How to Write a LinkedIn Summary That Will Make Recruiters Want to Call You

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You already know a LinkedIn profile is a critical part of a quality job search.

But it’s not enough to throw one together and slap it online. Each component must be carefully composed.

One part of a LinkedIn profile that sometimes gets overlooked is the summary section.

That’s too bad because that section is kind of a big deal.

LinkedIn allows you 2,000 characters to talk about your mission, achievements and goals, so here’s how to use them to make a good impression.

1. Keep It Short

Resist the urge to share everything that led up to where you are now, beginning with your first steps when you were 2 years old.

Hiring managers want to know the basics: what you’ve done professionally, what you’re good at and what kind of work you’re looking for.

“The 2,000 characters you have are more than enough to pull off a great overview of your professional life. Generally, 3-5 short paragraphs should do the trick,” writes independent content strategist Kate Reilly on LinkedIn.

2. Draw Inspiration From Your Elevator Pitch

Your LinkedIn summary should be succinct, so your elevator pitch is great place to draw inspiration.

If you don’t have one, now is the perfect time to craft a spiel about your professional goals and experience that you can deliver in about 45 seconds.

That’s also about the same length of time it should take someone to read your LinkedIn summary. Funny how well that works out.

3. Use the First-Person Point of View

Grammarly social strategist Celeste Mora recommends writing your summary in first person. “Unless you’re a celebrity or public figure, we all know you wrote it yourself.”

Penny Hoarder data journalist Alex Mahadevan agrees. “It feels more personal,” he says.

“It’s like you’re having a conversation with the reader.”

4. Avoid Jargon and Buzzwords

Stay away from using jargon in your summary to make sure your meaning is clear and to avoid misunderstandings.

For example, don’t say, “I’m an INTJ with INFP tendencies” because you can’t be sure everyone who reads your summary will know you’re talking about Myers-Briggs personality types.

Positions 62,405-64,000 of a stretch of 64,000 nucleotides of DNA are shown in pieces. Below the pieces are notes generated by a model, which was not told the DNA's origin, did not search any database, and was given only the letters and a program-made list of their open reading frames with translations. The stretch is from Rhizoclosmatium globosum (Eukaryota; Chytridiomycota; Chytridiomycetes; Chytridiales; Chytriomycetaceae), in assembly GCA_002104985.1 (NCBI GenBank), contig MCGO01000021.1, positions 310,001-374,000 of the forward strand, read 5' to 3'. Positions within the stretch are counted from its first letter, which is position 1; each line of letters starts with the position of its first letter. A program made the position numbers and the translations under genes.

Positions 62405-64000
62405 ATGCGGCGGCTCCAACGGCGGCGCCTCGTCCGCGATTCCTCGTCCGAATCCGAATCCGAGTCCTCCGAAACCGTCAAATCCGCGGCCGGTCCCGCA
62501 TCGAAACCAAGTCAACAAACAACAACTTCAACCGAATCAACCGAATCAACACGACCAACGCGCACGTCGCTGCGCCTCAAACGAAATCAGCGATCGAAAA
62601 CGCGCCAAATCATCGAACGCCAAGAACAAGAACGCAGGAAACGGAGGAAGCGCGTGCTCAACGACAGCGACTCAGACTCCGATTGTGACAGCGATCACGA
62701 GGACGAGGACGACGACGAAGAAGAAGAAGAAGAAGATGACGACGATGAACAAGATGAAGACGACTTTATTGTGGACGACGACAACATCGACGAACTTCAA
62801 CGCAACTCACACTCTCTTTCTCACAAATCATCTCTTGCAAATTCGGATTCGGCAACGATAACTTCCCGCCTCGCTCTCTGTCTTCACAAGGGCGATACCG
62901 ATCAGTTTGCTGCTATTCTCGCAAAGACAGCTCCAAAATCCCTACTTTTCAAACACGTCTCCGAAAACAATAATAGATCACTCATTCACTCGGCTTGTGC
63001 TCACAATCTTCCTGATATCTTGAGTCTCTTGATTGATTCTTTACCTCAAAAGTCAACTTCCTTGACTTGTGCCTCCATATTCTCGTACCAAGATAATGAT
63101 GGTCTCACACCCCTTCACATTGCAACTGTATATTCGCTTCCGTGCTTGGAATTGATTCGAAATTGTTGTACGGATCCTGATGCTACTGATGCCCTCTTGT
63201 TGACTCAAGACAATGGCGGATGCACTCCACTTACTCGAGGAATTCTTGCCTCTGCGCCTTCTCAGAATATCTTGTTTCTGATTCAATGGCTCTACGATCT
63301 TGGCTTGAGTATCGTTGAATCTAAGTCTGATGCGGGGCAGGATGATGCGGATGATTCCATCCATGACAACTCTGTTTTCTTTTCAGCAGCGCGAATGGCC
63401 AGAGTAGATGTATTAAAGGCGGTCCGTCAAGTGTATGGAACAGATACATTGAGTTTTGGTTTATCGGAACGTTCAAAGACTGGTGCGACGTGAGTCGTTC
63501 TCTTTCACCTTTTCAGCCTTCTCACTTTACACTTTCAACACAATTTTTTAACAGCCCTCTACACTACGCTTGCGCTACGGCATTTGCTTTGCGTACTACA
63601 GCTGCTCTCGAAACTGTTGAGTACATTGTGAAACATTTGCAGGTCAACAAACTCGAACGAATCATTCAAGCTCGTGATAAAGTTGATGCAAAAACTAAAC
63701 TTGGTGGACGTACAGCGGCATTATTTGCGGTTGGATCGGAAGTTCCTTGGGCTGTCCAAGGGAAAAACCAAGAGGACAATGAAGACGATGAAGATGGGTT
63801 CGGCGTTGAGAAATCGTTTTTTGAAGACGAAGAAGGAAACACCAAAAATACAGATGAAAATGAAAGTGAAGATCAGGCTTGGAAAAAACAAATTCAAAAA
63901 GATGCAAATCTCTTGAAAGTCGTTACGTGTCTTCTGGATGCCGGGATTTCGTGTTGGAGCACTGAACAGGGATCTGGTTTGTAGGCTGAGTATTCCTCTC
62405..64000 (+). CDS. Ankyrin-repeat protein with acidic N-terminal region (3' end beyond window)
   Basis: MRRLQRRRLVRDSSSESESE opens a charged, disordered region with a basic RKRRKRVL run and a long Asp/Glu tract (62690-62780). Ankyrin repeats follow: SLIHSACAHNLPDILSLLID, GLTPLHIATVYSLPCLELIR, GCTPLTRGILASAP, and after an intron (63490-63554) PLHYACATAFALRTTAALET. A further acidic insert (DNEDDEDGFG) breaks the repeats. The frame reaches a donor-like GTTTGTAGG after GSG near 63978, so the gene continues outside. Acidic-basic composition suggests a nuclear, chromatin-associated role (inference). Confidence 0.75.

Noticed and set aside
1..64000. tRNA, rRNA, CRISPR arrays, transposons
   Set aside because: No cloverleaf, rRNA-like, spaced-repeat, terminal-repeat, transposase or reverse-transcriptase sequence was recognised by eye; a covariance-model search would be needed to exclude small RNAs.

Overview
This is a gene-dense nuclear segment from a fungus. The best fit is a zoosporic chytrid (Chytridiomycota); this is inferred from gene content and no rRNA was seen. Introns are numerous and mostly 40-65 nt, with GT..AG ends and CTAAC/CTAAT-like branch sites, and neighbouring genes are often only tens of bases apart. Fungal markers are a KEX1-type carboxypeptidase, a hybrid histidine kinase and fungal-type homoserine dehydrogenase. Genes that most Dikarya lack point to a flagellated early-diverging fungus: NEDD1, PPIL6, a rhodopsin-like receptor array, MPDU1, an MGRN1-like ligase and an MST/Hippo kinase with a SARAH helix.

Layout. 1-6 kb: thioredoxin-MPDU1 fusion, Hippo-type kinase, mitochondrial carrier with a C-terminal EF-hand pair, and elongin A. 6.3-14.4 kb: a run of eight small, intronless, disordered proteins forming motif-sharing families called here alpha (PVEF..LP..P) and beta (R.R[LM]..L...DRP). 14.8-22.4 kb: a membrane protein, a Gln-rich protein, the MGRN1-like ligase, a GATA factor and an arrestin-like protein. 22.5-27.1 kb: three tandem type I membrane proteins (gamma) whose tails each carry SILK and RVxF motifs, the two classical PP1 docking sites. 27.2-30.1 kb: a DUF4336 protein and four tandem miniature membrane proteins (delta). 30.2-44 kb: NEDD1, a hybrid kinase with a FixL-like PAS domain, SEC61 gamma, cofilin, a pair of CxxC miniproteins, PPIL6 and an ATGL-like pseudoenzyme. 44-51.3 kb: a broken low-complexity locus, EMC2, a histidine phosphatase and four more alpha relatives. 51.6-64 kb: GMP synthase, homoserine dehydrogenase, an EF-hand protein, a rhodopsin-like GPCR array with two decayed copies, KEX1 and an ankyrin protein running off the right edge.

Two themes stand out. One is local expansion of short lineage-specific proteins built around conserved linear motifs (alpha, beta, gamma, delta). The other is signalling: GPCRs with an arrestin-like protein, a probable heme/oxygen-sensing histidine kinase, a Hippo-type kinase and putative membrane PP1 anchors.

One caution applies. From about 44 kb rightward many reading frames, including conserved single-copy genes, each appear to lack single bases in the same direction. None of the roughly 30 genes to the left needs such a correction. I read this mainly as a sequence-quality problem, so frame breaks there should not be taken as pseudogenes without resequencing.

Also, resist the urge to use buzzwords like “experienced” or “passionate.”

They don’t tell the reader anything about you, so look for better ways to communicate your skills and strengths.

For instance, “Working as a professional fiction writer for the past 12 years has helped me hone my craft into something I am proud to share with readers of all generations.”

5. Give Recruiters a Reason to Call You

Hiring managers and recruiters read dozens — maybe hundreds — of LinkedIn summaries a week.

Make yours stand out by pointing out why you’re worth an interview.

“Highlight what’s in it for recruiters to contact you, such as your achievements, honors, and success stories,” recommends business, career and finance writer Gwen Moran in Fast Company.

Once you’ve written a summary you can be proud of, there’s one more thing to do before including it in your profile.

Give it to a mentor or trusted friend to check over for grammar, clarity and errors.

You don’t want all your hard work to be derailed by a typo or missing word.

Lisa McGreevy is a staff writer at The Penny Hoarder. She loves helping readers land their dream jobs so look her up on Twitter @lisah if you’ve got a tip to share.